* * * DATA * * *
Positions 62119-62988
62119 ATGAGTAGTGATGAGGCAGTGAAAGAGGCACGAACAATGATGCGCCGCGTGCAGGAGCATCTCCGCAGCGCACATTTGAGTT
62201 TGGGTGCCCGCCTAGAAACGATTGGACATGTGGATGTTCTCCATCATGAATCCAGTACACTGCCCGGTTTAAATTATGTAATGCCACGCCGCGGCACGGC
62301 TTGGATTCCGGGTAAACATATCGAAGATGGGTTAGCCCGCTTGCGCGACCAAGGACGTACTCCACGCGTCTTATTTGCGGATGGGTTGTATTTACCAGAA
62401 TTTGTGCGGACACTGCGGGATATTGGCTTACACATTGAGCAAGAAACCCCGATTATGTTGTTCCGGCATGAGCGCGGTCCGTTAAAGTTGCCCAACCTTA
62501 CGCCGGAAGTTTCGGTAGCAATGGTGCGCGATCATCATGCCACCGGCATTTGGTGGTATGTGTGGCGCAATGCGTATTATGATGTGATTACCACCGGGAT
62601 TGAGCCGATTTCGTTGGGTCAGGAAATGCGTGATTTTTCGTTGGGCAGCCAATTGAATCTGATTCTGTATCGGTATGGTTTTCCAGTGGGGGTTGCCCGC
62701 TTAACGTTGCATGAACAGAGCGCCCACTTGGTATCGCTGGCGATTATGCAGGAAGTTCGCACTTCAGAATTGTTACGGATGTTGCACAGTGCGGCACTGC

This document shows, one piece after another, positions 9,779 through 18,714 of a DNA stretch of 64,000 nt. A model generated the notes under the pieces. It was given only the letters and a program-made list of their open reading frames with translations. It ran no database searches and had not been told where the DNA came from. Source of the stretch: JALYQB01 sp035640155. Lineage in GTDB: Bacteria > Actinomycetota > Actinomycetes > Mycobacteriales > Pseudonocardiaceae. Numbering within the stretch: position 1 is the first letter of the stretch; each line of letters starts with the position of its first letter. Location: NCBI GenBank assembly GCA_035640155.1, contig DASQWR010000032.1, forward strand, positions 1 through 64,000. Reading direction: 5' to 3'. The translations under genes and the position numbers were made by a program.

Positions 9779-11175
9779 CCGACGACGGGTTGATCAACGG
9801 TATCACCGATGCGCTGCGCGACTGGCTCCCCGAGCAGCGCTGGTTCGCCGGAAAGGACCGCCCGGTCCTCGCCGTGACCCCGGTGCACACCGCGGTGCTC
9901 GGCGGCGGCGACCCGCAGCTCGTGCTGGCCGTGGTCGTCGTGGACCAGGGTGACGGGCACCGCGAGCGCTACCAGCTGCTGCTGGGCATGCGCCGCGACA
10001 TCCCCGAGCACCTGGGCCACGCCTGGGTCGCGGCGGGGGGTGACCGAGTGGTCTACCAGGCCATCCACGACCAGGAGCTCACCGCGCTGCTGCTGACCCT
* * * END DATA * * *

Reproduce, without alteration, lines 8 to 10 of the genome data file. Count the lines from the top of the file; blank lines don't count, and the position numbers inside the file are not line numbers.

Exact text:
62701 TTAACGTTGCATGAACAGAGCGCCCACTTGGTATCGCTGGCGATTATGCAGGAAGTTCGCACTTCAGAATTGTTACGGATGTTGCACAGTGCGGCACTGC

This document shows, one piece after another, positions 9,779 through 18,714 of a DNA stretch of 64,000 nt. A model generated the notes under the pieces. It was given only the letters and a program-made list of their open reading frames with translations. It ran no database searches and had not been told where the DNA came from. Source of the stretch: JALYQB01 sp035640155. Lineage in GTDB: Bacteria > Actinomycetota > Actinomycetes > Mycobacteriales > Pseudonocardiaceae. Numbering within the stretch: position 1 is the first letter of the stretch; each line of letters starts with the position of its first letter. Location: NCBI GenBank assembly GCA_035640155.1, contig DASQWR010000032.1, forward strand, positions 1 through 64,000. Reading direction: 5' to 3'. The translations under genes and the position numbers were made by a program.

Positions 9779-11175